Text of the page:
The Hutchinson Encyclopedia of the Renaissance

By David Rundle | Go to book overview

Z

Zabarella, Francesco (c. 1339-1417)

Italian canon lawyer. Zabarella taught at Padua and wrote a series of influential commentaries on canon law texts; but he was also a theorist of conciliarism, producing De Schismate ( 1408), which methodically demonstrated how a council, convened by the emperor, was the legitimate means by which to end the Great Schism. Created a cardinal in 1411 (alongside Pierre d'Ailly), he attended the Council of Constance and died there. His funeral sermon was written, in classicizing style, by Poggio Bracciolini.

By Eternal God (of whom he was the sharpest defender), who -- unless they have exceptional genius and nearly godlike eloquence -- could list the praises of his whole life, let alone elaborate on them? Many I have seen, many I myself have known, excellent men of today who have been endowed with a single singular virtue; but of those who exhibit all the virtues in all their strength, I have known -- apart from this man -- none.

POGGIO BRACCIOLINI, Funeral Oration on Cardinal Zabarella, 1417


Zarlino, Gioseffo (1517-1590)

Italian music theorist and composer. He wrote two large treatises, the three-volume Istitutioni armoniche ( 1558) and Dimostrationi armoniche ( 1571). He was attacked for these by Vincenzo Galilei, whereupon he issued another volume, Sopplimenti musicali ( 1588); a fourth, non-musical volume, was added to the complete edition later. In his theories he discussed modes and intervals, and also looked back to Classical models, seeking to summarize and develop the musical theory of the Greeks.

Born in Chioggia, Zarlino was educated by Franciscan monks, and joined the order in 1521. In 1536 he was a singer at Chioggia Cathedral. He studied theology and received minor orders in 1539 (when he became organist at the cathedral), but was learned also in philosophy, sciences, and languages. He settled in Venice in 1541, became a fellow student with Cipriano de Rore under Adrian Willaert, and in 1565 became first maestro di cappella at St Mark's. In 1583 he was offered the bishopric of Chioggia, but declined it, preferring to remain at St Mark's.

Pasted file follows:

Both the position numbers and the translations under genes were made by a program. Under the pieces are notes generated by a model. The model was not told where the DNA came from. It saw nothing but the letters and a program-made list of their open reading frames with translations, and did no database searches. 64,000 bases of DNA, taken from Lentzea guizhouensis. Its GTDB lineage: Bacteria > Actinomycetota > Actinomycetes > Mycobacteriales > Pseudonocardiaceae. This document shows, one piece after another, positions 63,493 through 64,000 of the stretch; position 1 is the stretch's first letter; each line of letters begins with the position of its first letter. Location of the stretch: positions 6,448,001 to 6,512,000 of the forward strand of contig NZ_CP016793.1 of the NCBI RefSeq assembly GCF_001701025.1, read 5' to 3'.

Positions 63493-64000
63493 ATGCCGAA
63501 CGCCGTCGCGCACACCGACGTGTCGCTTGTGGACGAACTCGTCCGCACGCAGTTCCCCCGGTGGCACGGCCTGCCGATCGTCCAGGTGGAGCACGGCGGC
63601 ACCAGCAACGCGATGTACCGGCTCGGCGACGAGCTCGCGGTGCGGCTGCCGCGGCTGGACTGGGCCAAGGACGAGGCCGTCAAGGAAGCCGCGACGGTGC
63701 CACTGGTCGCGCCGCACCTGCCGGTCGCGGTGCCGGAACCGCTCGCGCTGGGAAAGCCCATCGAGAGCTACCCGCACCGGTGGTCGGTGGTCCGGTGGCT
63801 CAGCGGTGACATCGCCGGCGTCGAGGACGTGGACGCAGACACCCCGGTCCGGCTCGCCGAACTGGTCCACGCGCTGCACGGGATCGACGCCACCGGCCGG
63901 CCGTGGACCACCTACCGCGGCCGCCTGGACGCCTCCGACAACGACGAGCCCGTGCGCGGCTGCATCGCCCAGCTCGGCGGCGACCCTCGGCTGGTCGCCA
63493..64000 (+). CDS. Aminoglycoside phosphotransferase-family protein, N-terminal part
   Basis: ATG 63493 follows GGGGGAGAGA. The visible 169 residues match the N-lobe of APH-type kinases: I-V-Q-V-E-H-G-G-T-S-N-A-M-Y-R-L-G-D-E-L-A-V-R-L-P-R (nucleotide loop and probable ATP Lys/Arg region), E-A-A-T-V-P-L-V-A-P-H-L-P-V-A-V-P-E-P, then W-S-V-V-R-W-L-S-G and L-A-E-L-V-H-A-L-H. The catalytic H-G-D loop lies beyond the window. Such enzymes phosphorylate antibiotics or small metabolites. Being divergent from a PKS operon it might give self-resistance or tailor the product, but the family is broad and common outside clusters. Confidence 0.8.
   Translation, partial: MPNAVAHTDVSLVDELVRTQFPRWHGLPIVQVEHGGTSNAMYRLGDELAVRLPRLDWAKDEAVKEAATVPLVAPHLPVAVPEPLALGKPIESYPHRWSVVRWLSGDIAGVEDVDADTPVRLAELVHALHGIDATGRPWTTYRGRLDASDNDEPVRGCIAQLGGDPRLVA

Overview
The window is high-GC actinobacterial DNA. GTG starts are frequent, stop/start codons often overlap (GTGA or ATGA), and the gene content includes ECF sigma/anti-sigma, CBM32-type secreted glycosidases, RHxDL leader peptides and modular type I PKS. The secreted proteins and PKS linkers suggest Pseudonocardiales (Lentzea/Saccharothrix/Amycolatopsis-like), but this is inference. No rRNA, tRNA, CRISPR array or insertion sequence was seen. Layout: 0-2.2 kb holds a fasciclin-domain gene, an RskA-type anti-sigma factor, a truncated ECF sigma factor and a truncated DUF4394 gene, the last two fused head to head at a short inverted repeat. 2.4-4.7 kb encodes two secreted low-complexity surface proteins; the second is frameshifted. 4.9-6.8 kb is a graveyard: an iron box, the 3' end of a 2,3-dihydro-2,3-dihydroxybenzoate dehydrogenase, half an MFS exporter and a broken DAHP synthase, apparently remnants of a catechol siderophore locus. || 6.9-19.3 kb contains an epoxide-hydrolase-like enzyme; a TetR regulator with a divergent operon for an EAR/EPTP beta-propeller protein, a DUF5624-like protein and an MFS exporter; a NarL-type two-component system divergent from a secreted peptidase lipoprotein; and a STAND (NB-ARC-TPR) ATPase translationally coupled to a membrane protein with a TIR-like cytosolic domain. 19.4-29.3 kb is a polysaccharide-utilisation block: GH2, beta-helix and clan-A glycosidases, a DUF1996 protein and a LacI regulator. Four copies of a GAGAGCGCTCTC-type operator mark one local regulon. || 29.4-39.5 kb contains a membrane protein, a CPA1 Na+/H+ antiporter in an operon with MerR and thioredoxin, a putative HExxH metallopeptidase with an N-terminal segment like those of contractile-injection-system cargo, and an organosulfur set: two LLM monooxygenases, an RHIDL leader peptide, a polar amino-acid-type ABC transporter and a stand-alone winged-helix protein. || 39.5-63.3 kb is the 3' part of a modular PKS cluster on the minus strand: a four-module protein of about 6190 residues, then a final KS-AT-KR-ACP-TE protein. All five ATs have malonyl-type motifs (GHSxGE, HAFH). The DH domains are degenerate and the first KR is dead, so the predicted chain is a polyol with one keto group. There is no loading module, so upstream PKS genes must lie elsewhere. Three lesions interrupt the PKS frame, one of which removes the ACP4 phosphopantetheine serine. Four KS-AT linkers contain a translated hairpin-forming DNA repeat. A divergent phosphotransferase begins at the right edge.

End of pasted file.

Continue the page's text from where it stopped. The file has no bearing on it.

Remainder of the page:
Zarlino wrote motets and madrigals, but was chiefly a theorist. Le istitutioni harmoniche caused Willaert's methods of contrapuntal writing to become models of the style.


Works include:

Mass for the foundation of the Church of Santa Maria della Salute and other church music; pageant for the victory of Lepanto.


Zenale, Bernardino (1436-1526)

Italian painter. He was a friend of Leonardo da Vinci, whose influence appears in some of his work. On the polyptych in the Church of S Martino, Treviglio, he collaborated with Bernardino Butinone.


Zeuxis (LIVED LATE 5TH CENTURY -- EARLY 4TH CENTURY BC)

Ancient Greek painter, who, like Apelles, was invoked in the Renaissance as a symbol of artistic achievement, despite the lack of surviving paintings. Pliny the Elder's story, for example, that Zeuxis, when asked to paint a picture of Helen of Troy , took five women and constructed the portrait from the finest features of each, was the subject of frescoes by Domenico Beccafumi and Giorgio Vasari, and was also said to have inspired Raphael. Likewise, Lucian's ekphrasis of Zeuxis' Centaur Family inspired a drawing in imitation by Albrecht Dürer in 1505.


Zieleński, Mikoɬaj (1550-1615)

Polish organist and composer. He composed offertories and communions for the service of the whole year. He was in the service of the archbishop of

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The Hutchinson Encyclopedia of the Renaissance
Table of contents

Table of contents

  • Title Page iii
  • Contents v
  • List of Maps vi
  • List of Genealogies vii
  • Introduction ix
  • A 1
  • B 31
  • C 72
  • D 121
  • E 141
  • F 156
  • G 175
  • H 206
  • I 225
  • J 228
  • K 235
  • L 239
  • M 259
  • N 295
  • O 303
  • P 307
  • Q 340
  • R 342
  • S 355
  • T 382
  • U 395
  • V 397
  • W 409
  • X 415
  • Z 416
  • Thematic Index 419
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